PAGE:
But the card is also a picture of Rajni Shah, whose performance piece Dinner with America, was programmed into the SPILL Festival; and it’s easy to see how, like her performance, this image draws on the potency of symbols that slip in and out of recognition. But the energy of this suspended image – with Shah’s head thrown back and her arms stretching away from her body– must also be down to the eye of the photographer, Manuel Vason, and the synergy of the collaboration. There was also another collaborator in this image – Lucille Acevedo-Jones, a costume designer who works regularly with Shah, and who designed the newspaper dress for this Fool.
Like all the cards of the Major Arcana in this Tarot pack, the Fool is dripping with the residue of multiple and combined professional practices – the traces of as many professional practices, perhaps, as there are knowledge systems touched by Tarot itself. By bringing together this collection of people inside the rich symbolic web of Tarot , the project of the SPILL Tarot pack represents the working methodology behind the festival. As a whole, SPILL 09 was a collaboration between artists, producers, venues and audiences across a wide terrain – large theatres as well as site-specific spaces; performers familiar to London audiences as well as artists and work that was wholly unfamiliar; live art, theatre, performance, explicit bodies, music, dance, and much more. It brought artists to London from all over the world, and it did the same for audiences. As such, it reflected the vision of the Pacitti Company and its Director, Robert Pacitti. But SPILL was also woven from the enthusiasm, interest and sometimes controversy sparked in the minds and conversations of the people who participated by performing, producing or watching the work. Just like Tarot, it offered up glimpses of human experience, with the desire to be read and absorbed into others’ lives.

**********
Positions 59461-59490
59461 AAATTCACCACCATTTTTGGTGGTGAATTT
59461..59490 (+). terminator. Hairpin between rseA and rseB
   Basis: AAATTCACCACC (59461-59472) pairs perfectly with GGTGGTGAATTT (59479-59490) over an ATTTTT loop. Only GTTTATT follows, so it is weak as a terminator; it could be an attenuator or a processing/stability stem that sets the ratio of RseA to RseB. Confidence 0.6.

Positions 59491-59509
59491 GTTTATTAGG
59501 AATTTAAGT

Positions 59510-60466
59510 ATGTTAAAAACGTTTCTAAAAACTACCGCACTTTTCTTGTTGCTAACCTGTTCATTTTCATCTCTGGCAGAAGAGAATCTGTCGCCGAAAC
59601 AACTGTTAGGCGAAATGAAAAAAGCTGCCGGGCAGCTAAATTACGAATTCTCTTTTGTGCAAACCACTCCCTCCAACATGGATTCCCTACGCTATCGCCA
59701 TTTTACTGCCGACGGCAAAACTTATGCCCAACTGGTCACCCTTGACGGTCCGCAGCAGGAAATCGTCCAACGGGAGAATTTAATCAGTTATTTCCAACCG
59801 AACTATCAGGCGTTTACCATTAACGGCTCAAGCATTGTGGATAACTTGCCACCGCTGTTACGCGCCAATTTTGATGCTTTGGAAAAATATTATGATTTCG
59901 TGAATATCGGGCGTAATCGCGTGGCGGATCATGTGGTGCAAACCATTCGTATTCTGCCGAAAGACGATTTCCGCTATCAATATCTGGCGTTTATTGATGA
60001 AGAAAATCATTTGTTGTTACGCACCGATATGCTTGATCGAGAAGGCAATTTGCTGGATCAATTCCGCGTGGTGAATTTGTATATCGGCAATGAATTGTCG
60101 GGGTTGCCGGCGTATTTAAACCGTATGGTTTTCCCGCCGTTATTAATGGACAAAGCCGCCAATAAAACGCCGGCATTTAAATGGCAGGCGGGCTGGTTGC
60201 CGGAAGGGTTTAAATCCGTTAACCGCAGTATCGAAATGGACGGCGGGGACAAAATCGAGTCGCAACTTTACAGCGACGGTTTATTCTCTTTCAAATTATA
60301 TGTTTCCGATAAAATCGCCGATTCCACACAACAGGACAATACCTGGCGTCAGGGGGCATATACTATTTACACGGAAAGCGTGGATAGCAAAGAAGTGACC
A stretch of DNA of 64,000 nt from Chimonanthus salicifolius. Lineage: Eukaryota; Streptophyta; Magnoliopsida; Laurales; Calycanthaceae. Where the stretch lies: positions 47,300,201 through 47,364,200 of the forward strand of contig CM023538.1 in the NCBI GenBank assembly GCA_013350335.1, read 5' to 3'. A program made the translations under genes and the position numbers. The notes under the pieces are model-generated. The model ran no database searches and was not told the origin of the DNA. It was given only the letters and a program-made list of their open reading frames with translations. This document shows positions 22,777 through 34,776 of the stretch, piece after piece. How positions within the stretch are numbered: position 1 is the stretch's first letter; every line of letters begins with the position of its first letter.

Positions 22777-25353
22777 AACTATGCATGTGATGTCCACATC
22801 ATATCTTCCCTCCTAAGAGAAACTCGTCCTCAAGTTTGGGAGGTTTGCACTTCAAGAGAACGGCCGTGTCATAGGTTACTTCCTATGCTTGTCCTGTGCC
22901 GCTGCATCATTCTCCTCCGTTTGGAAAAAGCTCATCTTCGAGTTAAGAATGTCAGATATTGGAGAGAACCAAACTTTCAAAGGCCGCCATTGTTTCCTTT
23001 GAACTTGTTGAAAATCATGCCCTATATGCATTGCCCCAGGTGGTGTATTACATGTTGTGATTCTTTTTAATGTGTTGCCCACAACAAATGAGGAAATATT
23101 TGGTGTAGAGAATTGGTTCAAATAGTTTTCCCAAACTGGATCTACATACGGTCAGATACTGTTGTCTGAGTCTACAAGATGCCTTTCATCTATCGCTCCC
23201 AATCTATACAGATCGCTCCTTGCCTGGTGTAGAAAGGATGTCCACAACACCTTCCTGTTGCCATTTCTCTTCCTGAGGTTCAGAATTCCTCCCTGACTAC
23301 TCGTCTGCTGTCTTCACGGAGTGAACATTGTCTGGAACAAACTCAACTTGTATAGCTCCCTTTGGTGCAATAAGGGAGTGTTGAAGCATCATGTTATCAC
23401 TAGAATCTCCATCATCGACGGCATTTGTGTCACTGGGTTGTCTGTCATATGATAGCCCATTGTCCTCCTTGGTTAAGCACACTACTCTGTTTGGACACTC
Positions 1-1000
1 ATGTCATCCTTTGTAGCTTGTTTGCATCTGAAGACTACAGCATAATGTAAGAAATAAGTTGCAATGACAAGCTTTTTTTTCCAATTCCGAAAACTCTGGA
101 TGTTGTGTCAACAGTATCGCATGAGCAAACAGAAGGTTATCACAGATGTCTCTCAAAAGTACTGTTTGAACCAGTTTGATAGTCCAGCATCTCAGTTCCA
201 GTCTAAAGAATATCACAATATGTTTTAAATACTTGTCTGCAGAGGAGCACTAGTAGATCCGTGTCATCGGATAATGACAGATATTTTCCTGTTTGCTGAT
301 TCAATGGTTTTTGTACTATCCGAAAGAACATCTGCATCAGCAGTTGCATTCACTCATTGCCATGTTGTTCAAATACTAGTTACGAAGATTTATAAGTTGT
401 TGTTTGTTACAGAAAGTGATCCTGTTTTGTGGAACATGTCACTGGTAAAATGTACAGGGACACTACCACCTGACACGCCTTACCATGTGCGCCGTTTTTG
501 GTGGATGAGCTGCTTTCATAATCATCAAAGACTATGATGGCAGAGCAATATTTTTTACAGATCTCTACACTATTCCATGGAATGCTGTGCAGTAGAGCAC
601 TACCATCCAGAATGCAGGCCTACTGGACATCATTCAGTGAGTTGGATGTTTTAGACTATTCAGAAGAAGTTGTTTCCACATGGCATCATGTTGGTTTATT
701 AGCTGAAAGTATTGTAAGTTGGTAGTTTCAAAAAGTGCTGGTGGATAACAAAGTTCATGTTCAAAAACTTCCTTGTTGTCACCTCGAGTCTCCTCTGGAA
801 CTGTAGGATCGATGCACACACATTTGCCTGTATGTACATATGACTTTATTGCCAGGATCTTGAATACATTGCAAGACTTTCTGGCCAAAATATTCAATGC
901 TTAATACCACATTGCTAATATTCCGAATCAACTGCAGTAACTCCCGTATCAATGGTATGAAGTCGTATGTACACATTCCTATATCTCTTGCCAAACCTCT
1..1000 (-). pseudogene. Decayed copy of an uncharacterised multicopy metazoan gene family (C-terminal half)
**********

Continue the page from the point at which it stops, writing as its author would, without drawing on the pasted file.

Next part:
SPILL: Overspill was an attempt to respond to the energy and achievement of SPILL through writing that respected the form and content of the festival and its processes, and that developed with the festival over time. Together, the seven writers involved (David Berridge, Rachel Lois Clapham, Mary Kate Connolly, Alex Eisenberg, Eleanor Hadley Kershaw, Mary Paterson and Theron Schmidt) created 55 pieces of writing. As well as responding to the work as we saw it during the festival, Overspill writers investigated the processes behind the finished product – interviewing artists, visiting rehearsals, and in most cases developing a collaborative process with the artist. We addressed questions to the audience and, within the confines of free blogging software, we tried to experiment with form. There were three days of writing workshops, two peer critiques, a complicated group editing system and ticket schedule, and one all night live writing performance. Like the SPILL Tarot, each individual blog post represents a complex web of professional practices and collaborations; what you’re reading here is the first card in the deck. We hope you will shuffle your own way through, and use this site to crystallise your thoughts in response to the SPILL Festival. Please make comments below, or email email@example.com
Mary Paterson is Co-Director of Open Dialogues. firstname.lastname@example.org